My Grand Tour of China

10 Months after we got married and the long awaited honeymoon had finally come round. And what a fantastic trip it was.

We started at Beijing and included Pingyao, Xi’an, Chengdu and a Yangtze River cruise before flying on to Hong Kong. You may have seen this package on our website including some date we have for later on in the year and 2020.

The weather had been very kind to us throughout the two weeks. We only saw rain on 2 occasions for a very short period of time. But typically one of those times was while we did a shore excursion to watch a show outdoors during our time on the Yangtze. But never mind it was still very enjoyable.

This tour is very full on and jam-packed and some of the days are really long. We did have some early starts as well due to catching bullet trains or making sure we got the Great Wall before the Beijing marathon started and the roads closed off.

Our particular tour was run by Buffalo Tours who i hadn’t come across before. These guides were brilliant. We had the main guide, Mark was his English name and he escorted throughout the full 10 days and then we had a guide in each city who had exceptional knowledge of each place. Mark had some great stories to tell which passed the time on the coach journeys. He was also great at setting our expectations and informing the group about local traditions. Some of these i’ll share with you as they are handy to know or be aware off before you travel.

Toilets – It is normal in China to use a squatting toilet. This is seen as hygienic. Although facilities in China are becoming more Westernized, you can still expect to find Squatties. Most busy places will have toilet tissue in them but i found it handy to carry pocket tissues as not always the case.

Crowds – Some of the bigger cities are very overcrowded and can get very busy. To the Chinese it’s not impolite to push or shove it’s quite normal. Don’t take it personal just go with it.

Spitting – Many older generations of the Chinese were brought up to believe that it isn’t good for you to swallow your phlegm. So you may still catch many of the older Chinese spitting in public.

Westerners – Believe it or not it isn’t all that common for many of the Chinese to come across a Westerner. It was fascinating to see how excited they get to see you. They will smile, say hello and ask to take a picture with you. You can politely refuse but hey i though i’m never going to see that picture so feel free.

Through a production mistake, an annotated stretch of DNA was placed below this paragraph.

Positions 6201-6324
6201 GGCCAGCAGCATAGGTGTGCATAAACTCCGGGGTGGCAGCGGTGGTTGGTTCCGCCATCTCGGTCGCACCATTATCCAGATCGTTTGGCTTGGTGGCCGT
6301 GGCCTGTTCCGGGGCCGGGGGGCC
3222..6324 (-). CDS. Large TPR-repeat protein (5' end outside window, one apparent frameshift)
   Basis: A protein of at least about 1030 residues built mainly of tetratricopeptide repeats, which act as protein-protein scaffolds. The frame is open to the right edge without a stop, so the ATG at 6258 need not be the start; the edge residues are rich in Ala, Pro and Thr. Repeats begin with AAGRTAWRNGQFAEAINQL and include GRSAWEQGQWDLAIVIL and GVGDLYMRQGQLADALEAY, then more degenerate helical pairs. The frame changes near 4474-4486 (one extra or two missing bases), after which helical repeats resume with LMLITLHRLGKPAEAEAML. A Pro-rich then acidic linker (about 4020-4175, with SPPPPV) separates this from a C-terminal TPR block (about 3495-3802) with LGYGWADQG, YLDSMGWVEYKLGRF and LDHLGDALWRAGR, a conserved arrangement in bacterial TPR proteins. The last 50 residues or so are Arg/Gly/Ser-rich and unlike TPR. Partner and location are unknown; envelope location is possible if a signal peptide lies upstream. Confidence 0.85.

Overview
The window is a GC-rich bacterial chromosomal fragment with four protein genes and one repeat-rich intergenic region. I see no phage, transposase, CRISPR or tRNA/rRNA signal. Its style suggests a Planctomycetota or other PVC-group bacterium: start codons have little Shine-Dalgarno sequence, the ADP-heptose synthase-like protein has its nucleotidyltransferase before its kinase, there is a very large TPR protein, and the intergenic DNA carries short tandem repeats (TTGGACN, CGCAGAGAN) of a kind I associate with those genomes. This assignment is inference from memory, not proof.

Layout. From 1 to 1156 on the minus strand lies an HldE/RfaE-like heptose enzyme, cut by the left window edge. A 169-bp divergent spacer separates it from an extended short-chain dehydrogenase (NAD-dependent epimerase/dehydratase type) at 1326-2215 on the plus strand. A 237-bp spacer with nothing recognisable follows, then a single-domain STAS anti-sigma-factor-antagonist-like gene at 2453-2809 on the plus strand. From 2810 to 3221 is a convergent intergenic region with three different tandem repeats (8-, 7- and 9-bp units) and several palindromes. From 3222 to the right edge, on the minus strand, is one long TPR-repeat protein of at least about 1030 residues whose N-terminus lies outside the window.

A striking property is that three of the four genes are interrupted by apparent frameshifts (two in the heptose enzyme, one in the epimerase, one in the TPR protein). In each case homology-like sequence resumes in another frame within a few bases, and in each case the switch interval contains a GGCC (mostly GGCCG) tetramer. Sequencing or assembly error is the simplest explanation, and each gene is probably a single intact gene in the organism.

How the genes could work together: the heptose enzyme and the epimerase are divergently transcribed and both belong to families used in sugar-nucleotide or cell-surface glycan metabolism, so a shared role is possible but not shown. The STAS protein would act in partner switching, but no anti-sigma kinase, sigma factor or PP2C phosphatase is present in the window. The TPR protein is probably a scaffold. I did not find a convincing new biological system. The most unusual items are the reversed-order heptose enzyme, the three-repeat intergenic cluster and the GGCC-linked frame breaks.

Food – Many of the restaurants try to cater well for Westerners and usually the tour providers will incorporate restaurants that have the facilities e.g western toilet, forks. do expect to be eating Chinese food 24/7. Some big cities have to odd KFC or McDonald’s. They also aren’t very big on sweets like cakes or chocolate you tend to get fruit.

Social Media – As they are a communist country you will find anything related to google, Facebook, Messenger, WhatsApp and Snapchat won’t work as they are blocked. I didn’t find this out until i got there so i was too late to download a vpn. However WeChat is acceptable in China so i sent messages and pictures home this way after using Outlook to email my parents to download it.

Mark also taught some very useful Chinese words to use during our visit. Some may come in handy if you are visiting the local markets and doing some bartering.

Hello – Ni Hao – pronounced ‘knee’ ‘how’

Thank you – XieXie – pronounced ‘shay’ ‘shay’ (try to separate them)

No Thank you – Bu XieXie – pronounced ‘boo’ ‘shay’ ‘shay’ (definitely separate these words, don’t say as one)

Very good – Ding Hao

Very Very good – Ding Ding Hao (an so on)

Beer – Pijiu – pronounced ‘Pee’ ‘Jo’

Tune in for my next blog as i will cover a bit more about my Chinese Adventures in each city. Next stop will be Beijing.

Please feel free to email me or visit my Facebook for more details and for help organizing you Bucket List Trip.

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About Me

My name is Ria and i have been working in Travel since August 2007. I first discovered how much i loved the industry when i did my work placement at age 15. I¬†enjoyed getting to know people¬†and talking to them about their favorite holidays. I then went on to study…

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